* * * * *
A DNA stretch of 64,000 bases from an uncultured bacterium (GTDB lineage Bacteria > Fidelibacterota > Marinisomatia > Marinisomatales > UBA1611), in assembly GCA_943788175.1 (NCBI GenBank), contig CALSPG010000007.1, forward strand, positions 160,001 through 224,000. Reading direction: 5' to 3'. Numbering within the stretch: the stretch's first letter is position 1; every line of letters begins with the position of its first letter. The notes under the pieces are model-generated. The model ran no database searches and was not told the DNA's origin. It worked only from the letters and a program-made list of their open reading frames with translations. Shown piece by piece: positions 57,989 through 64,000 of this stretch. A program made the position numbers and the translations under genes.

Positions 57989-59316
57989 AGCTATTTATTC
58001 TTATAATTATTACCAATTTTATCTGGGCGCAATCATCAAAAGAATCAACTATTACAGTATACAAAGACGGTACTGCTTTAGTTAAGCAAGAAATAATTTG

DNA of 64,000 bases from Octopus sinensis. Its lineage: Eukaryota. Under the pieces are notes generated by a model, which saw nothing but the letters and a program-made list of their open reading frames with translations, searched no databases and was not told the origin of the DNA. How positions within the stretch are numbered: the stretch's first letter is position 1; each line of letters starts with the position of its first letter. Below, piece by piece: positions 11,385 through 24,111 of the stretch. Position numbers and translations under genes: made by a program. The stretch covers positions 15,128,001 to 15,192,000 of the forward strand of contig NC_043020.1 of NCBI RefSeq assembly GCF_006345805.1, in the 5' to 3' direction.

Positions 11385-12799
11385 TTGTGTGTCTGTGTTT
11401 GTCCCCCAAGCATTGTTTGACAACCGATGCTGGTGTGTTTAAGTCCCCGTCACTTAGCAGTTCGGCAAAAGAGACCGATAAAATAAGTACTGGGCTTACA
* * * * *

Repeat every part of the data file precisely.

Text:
A DNA stretch of 64,000 bases from an uncultured bacterium (GTDB lineage Bacteria > Fidelibacterota > Marinisomatia > Marinisomatales > UBA1611), in assembly GCA_943788175.1 (NCBI GenBank), contig CALSPG010000007.1, forward strand, positions 160,001 through 224,000. Reading direction: 5' to 3'. Numbering within the stretch: the stretch's first letter is position 1; every line of letters begins with the position of its first letter. The notes under the pieces are model-generated. The model ran no database searches and was not told the DNA's origin. It worked only from the letters and a program-made list of their open reading frames with translations. Shown piece by piece: positions 57,989 through 64,000 of this stretch. A program made the position numbers and the translations under genes.

Positions 57989-59316
57989 AGCTATTTATTC
58001 TTATAATTATTACCAATTTTATCTGGGCGCAATCATCAAAAGAATCAACTATTACAGTATACAAAGACGGTACTGCTTTAGTTAAGCAAGAAATAATTTG

DNA of 64,000 bases from Octopus sinensis. Its lineage: Eukaryota. Under the pieces are notes generated by a model, which saw nothing but the letters and a program-made list of their open reading frames with translations, searched no databases and was not told the origin of the DNA. How positions within the stretch are numbered: the stretch's first letter is position 1; each line of letters starts with the position of its first letter. Below, piece by piece: positions 11,385 through 24,111 of the stretch. Position numbers and translations under genes: made by a program. The stretch covers positions 15,128,001 to 15,192,000 of the forward strand of contig NC_043020.1 of NCBI RefSeq assembly GCF_006345805.1, in the 5' to 3' direction.

Positions 11385-12799
11385 TTGTGTGTCTGTGTTT
11401 GTCCCCCAAGCATTGTTTGACAACCGATGCTGGTGTGTTTAAGTCCCCGTCACTTAGCAGTTCGGCAAAAGAGACCGATAAAATAAGTACTGGGCTTACA